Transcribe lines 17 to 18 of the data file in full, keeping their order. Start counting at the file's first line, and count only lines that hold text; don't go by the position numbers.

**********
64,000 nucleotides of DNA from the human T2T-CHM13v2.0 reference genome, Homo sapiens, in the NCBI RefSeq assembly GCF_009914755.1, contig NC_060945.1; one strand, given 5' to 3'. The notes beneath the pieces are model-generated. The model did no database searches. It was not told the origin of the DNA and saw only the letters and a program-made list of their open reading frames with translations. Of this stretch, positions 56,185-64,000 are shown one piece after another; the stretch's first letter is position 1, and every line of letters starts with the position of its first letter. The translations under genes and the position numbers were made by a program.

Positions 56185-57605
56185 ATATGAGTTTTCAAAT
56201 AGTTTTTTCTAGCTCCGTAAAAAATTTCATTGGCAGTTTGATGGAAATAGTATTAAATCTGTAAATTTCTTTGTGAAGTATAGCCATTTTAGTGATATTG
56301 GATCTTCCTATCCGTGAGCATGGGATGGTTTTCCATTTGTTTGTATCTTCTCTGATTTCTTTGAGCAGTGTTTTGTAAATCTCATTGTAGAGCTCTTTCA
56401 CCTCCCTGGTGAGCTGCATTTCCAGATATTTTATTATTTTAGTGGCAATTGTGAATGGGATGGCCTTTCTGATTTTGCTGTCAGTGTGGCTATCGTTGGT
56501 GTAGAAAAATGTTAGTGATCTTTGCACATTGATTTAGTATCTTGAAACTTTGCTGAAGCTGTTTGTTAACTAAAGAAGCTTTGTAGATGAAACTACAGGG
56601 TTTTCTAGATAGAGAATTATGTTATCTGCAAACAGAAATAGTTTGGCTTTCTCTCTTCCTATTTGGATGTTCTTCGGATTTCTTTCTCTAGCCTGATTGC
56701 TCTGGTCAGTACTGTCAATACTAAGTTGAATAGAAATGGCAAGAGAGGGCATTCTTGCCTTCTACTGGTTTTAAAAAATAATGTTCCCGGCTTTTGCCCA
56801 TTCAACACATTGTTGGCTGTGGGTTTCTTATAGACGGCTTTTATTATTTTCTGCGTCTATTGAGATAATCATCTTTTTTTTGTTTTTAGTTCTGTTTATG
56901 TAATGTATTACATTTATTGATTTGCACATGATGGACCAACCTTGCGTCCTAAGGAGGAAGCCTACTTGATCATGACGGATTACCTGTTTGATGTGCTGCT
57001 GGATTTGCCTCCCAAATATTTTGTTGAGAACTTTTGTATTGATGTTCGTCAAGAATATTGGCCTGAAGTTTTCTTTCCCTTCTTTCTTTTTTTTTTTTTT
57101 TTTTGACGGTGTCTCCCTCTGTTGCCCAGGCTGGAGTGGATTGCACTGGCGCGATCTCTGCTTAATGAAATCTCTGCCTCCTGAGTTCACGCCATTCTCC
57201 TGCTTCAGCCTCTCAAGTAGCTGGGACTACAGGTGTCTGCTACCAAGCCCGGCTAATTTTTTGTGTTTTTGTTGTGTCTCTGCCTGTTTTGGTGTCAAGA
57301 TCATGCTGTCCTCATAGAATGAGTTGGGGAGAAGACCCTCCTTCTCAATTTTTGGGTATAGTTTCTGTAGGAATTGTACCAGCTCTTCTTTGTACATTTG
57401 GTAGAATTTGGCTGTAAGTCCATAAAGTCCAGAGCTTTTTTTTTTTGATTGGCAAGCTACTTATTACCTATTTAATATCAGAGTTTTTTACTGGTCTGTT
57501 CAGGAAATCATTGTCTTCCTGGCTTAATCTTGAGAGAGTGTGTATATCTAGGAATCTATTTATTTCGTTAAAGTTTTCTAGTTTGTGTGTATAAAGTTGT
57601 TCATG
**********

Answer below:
57501 CAGGAAATCATTGTCTTCCTGGCTTAATCTTGAGAGAGTGTGTATATCTAGGAATCTATTTATTTCGTTAAAGTTTTCTAGTTTGTGTGTATAAAGTTGT
57601 TCATG